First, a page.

Challenge 7: Meaningful program adjustment for the purposes of cultural relevancy
A challenge for programs is recognising that doing "one-off" consultation or making cosmetic adjustment during program delivery does not achieve cultural relevancy or safety. Programs should take action to achieve cultural safety while having an adequate focus on the gendered nature of sexual violence. Important debates to be had in the effort to develop best practice in Australian sexual assault prevention education concern how new pedagogical strategies should be developed to increase cultural inclusivity and sensitivity and who should assess them.
13. NASASV and the NSW Rape Crisis Centre are acknowledged for their commitment to primary prevention of sexual assault.
This paper has considered how the culture and practices in sexual assault prevention education coincide with what is recommended in the standards, based on the findings of 32 semi-structured interviews conducted during the SAPE research project in 2008. In this paper, seven challenges facing educators and program writers on the way to developing best practice have been discussed, and suggestions for how to negotiate these challenges have been made. To support these educators, we advocate clearer communication, dedicated resources to facilitate prevention work and information exchange opportunities.
Many more challenges were raised in interviews than the number discussed here. One issue raised by five interviewees that has not been discussed is the challenge of new information and communication technologies, insofar as they relate to young people learning about sexual relationships. Specific issues raised by interviewees included: practices of "bluetoothing" or "sex-ting" images of naked peers out to others without consent being given, an escalation in young people believing that performing oral and anal sex is the norm, and immediate accessibility to hard core pornography.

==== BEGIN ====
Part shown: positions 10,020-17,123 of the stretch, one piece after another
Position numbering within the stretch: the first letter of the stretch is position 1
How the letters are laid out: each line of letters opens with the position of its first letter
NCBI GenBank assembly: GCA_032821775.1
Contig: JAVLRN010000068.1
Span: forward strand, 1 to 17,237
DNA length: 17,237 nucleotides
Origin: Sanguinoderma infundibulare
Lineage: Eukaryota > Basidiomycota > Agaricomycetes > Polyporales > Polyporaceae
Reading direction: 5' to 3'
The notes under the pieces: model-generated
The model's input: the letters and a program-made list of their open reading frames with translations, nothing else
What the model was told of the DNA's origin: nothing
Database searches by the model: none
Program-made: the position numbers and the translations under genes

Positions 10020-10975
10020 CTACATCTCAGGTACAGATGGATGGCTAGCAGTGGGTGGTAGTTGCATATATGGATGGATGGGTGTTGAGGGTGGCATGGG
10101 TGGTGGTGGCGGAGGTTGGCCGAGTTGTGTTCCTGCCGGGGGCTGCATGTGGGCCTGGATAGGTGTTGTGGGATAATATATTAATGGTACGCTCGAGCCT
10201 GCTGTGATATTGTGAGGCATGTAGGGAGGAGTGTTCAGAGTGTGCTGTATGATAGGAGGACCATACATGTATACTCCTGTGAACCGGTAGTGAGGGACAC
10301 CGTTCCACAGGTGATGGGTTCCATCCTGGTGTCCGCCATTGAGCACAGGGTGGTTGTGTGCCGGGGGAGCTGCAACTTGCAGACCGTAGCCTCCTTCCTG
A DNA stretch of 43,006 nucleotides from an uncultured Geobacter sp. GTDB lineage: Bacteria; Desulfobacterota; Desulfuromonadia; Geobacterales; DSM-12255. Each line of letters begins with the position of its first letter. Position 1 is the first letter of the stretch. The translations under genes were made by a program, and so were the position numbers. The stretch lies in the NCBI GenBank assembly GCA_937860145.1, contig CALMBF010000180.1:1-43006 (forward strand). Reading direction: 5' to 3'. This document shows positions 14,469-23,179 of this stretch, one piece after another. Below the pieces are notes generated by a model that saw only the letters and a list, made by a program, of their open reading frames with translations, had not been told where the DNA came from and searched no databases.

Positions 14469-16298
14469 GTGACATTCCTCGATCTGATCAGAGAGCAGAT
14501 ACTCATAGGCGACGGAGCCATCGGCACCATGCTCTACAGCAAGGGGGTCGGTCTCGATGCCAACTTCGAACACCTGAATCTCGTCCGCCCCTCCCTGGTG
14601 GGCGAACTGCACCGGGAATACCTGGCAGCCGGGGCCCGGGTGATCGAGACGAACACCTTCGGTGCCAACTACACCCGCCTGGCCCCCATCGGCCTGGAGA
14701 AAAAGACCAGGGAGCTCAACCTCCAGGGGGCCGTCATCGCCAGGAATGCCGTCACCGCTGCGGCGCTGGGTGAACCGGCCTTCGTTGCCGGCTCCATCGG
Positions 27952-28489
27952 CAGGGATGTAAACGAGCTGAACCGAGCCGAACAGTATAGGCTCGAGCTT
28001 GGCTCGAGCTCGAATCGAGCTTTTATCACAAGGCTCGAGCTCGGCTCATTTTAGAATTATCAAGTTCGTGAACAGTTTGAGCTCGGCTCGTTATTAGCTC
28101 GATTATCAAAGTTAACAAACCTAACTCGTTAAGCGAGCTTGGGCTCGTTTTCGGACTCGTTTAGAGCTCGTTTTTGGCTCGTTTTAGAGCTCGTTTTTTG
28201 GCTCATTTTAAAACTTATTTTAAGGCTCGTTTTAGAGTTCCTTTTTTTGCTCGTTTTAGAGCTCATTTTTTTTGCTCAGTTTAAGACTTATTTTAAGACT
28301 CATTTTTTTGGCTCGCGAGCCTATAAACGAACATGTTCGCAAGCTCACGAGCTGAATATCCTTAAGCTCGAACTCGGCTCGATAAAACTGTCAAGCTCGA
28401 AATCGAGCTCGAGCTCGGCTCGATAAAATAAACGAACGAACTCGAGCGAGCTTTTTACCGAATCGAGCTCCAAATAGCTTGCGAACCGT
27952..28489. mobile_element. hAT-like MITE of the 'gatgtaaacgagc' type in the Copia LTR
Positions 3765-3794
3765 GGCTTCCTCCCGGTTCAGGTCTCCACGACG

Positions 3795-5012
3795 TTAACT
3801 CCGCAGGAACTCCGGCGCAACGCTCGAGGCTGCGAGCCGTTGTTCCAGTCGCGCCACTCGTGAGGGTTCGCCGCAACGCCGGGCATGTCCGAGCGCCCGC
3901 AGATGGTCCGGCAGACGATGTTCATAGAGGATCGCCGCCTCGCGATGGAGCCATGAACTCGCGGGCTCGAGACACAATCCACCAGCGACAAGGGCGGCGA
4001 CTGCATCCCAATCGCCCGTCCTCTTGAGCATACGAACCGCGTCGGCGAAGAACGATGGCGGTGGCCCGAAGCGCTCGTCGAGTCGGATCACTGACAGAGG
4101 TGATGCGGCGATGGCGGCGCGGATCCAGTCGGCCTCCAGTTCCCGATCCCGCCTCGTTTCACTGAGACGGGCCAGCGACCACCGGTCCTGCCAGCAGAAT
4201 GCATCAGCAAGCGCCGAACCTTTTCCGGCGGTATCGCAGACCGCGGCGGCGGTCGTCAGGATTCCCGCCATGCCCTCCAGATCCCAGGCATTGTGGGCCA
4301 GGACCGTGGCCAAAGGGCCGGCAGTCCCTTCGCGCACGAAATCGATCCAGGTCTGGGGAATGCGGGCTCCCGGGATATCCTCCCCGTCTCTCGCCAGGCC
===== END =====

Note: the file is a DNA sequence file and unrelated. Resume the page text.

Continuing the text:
The intention with the standards is not to impose uniformity or a blueprint for practice in sexual assault prevention education. As the authors of the standards, we recognise that best practice in sexual assault prevention education is an evolving concept. Creating space for purposeful debate about what constitutes best practice is indeed warranted as there is yet much to learn about the prevention of sexual violence at the primary level. However, the time for diligence in discovering, testing and taking action with good practice in sexual assault prevention education has arrived. The recently released report, Time for Action: The National Council's Plan for Australia to Reduce Violence against Women and their Children, 2009-2021, locates prevention education as central to achieving the cultural change needed to prevent violence against women (National Council to Reduce Violence against Women and their Children, 2009). Part of this comprehensive plan includes a major commitment by the Australian Government to the introduction of respectful relationships education for young people in schools and other settings. For the purposes of developing best practice in existing and new educational programs targeting the problem of sexual assault prevention at the primary level, we consider it crucial that the standards and challenges raised in this paper are engaged with and debated in the field. Policy-makers need to acknowledge the need to dedicate adequate resources to program development and evaluation, in addition to resources that can be used for the training and support of prevention educators. If we are to embrace primary prevention seriously, as researchers and prevention educators we need to write about "what works" and "what needs to work better" in sexual assault prevention education, and make opportunities to share and disseminate this information.
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Dr Susan Evans, Christopher Krogh and Associate Professor Moira Carmody are at the Social Justice & Social Change Research Centre, University of Western Sydney, Australia.
This research project on which this Issues paper is based was commissioned by the National Association of Services against Sexual Violence (NASASV) with funding from the Office for Women, located in the Australian Government Department of Families, Housing, Community Services and Indigenous Affairs (FaHCSIA). The material and opinions expressed in this paper are the views of the researchers and not NASASV or FaHCSIA.
Evans, S., Krogh, C., & Carmody, M. (2009) "Time to get cracking": The challenge of developing best practice in Australian sexual assault prevention education (ACSSA Issues No. 11). Melbourne: Australian Centre for the Study of Sexual Assault, Australian Institute of Family Studies.